[Federal Register Volume 86, Number 175 (Tuesday, September 14, 2021)]
[Pages 51181-51182]
From the Federal Register Online via the Government Publishing Office [www.gpo.gov]
[FR Doc No: 2021-19794]



Geological Survey

[GX21MR00G74E400; OMB Control Number 1028-NEW]

Agency Information Collection Activities; Nonindigenous Aquatic 
Species eDNA Data Submission Forms

AGENCY: U.S. Geological Survey, Interior.

ACTION: Notice of information collection; request for comment.


SUMMARY: In accordance with the Paperwork Reduction Act of 1995, we, 
the U.S. Geological Survey (USGS) are proposing a new information 

DATES: Interested persons are invited to submit comments on or before 
November 15, 2021.

ADDRESSES: Send your comments on this information collection request 
(ICR) by mail to U.S. Geological Survey, Information Collections 
Officer, 12201 Sunrise Valley Drive MS 159, Reston, VA 20192; or by 
email to [email protected]. Please reference OMB Control 
Number 1028-NEW in the subject line of your comments.

FOR FURTHER INFORMATION CONTACT: To request additional information 
about this ICR, contact Matthew Neilson by email at [email protected], 
or by telephone at (352) 264-3519. Individuals who are hearing or 
speech impaired may call the Federal Relay Service at 1-800-877-8339 
for TTY assistance

SUPPLEMENTARY INFORMATION: In accordance with the Paperwork Reduction 
Act of 1995, we provide the general public and other Federal agencies 
with an opportunity to comment on new, proposed, revised, and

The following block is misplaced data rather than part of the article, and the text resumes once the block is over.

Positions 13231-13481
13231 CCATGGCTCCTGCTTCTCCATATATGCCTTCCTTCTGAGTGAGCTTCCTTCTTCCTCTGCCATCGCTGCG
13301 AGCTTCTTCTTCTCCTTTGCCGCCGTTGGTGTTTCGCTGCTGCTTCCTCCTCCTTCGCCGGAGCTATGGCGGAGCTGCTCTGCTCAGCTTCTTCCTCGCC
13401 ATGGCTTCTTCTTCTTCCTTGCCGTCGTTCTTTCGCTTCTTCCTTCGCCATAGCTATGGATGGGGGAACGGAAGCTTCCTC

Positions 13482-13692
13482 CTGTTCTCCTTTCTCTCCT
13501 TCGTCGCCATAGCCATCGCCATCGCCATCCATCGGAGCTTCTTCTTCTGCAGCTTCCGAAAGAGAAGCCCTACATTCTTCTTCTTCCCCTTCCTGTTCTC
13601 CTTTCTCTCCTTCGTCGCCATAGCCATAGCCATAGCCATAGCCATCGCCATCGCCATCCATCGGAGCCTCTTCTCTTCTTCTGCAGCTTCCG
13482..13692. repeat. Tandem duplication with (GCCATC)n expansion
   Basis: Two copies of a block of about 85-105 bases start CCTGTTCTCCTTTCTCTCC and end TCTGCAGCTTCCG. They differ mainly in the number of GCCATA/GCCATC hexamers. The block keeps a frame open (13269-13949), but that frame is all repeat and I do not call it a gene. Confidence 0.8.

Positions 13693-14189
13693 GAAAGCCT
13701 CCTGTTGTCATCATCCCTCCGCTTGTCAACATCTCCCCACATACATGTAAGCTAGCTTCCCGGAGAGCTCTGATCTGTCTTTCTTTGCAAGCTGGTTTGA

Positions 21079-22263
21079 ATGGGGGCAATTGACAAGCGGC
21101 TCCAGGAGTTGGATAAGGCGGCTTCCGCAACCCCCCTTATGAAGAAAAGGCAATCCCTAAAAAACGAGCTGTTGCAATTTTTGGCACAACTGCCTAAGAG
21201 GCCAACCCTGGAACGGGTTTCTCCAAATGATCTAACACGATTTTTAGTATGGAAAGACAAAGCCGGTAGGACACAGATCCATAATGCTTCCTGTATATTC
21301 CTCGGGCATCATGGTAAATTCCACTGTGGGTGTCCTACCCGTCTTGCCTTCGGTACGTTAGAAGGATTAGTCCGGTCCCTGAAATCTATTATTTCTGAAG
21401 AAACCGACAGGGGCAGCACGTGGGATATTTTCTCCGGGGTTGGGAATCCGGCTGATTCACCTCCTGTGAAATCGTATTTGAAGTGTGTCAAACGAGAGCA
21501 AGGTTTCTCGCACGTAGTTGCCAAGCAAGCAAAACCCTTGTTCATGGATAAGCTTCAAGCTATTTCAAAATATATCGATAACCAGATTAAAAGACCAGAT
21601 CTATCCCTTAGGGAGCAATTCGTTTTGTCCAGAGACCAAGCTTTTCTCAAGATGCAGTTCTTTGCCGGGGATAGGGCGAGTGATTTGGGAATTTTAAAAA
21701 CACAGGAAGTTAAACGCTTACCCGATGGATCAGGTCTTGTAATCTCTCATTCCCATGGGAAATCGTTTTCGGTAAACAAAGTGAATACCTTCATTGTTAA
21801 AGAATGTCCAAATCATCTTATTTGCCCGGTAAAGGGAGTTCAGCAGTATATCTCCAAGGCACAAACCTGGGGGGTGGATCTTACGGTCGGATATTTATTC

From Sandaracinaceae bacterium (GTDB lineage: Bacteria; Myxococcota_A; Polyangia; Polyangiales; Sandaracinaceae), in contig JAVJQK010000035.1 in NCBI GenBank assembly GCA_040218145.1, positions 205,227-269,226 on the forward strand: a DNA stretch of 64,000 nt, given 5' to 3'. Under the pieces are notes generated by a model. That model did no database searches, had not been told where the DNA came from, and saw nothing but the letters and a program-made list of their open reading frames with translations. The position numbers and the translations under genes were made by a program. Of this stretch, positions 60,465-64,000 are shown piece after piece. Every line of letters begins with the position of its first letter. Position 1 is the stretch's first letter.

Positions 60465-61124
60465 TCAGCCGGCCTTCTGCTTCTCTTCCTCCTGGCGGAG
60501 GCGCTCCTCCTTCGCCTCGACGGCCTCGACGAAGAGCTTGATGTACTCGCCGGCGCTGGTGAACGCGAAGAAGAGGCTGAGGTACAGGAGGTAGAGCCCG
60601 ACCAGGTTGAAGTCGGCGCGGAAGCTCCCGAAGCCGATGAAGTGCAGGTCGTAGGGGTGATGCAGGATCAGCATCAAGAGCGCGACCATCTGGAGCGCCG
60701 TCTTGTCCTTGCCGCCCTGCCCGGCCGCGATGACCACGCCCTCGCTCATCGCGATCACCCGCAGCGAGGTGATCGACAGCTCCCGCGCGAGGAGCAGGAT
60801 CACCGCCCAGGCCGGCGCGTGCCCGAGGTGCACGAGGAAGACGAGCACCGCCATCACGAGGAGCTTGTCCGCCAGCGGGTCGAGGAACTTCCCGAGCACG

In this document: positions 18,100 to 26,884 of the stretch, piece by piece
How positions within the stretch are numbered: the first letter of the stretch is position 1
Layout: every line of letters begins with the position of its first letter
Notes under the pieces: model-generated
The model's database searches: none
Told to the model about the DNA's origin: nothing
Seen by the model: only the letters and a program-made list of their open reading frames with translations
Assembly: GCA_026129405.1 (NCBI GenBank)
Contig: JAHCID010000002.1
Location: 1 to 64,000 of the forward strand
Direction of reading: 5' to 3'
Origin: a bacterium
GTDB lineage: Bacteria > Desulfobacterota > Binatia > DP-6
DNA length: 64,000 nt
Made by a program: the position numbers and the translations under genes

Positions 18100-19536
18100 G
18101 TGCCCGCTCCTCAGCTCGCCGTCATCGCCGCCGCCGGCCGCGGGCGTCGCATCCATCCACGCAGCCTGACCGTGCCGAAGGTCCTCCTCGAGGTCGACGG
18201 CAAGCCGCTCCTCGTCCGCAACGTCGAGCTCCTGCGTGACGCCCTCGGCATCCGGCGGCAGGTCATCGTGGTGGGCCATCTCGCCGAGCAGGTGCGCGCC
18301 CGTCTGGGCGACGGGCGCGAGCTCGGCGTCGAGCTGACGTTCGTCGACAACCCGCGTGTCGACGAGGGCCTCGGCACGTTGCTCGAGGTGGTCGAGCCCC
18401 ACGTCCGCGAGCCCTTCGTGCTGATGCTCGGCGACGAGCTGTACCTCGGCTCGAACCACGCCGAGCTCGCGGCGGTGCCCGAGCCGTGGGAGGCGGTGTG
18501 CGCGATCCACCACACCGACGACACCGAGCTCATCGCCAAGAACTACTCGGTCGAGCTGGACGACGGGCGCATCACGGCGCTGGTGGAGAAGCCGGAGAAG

continuing collections of information. This helps us assess the impact 
of our information collection requirements and minimize the public's 
reporting burden. It also helps the public understand our information 
collection requirements and provide the requested data in the desired 
    We are soliciting comments on the proposed ICR that is described 
below. We are especially interested in public comment addressing the 
following issues: (1) Is the collection necessary to the proper 
functions of the USGS; (2) will this information be processed and used 
in a timely manner; (3) is the estimate of burden accurate; (4) how 
might the USGS enhance the quality, utility, and clarity of the 
information to be collected; and (5) how might the USGS minimize the 
burden of this collection on the respondents, including through the use 
of information technology.
    Comments that you submit in response to this notice are a matter of 
public record. We will include or summarize each comment in our request 
to OMB to approve this ICR. Before including your address, phone 
number, email address, or other personal identifying information in 
your comment, you should be aware that your entire comment--including 
your personal identifying information--may be made publicly available 
at any time. While you can ask us in your comment to withhold your 
personal identifying information from public review, we cannot 
guarantee that we will be able to do so.
    Abstract: America is under siege by many harmful non-native species 
of plants, animals, and microorganisms. More than 6,500 nonindigenous 
species are now established in the United States, posing risks to 
native species, valued ecosystems, and human and wildlife health. These 
invaders extract a huge cost, an estimated $120 billion per year, to 
mitigate their harmful impacts. The current annual environmental, 
economic, and health-related costs of invasive species exceed those of 
all other natural disasters combined.
    Through its Invasive Species Program (http://www.usgs.gov/ecosystems/invasive_species/), the USGS plays an important role in 
federal efforts to combat invasive species in natural and semi-natural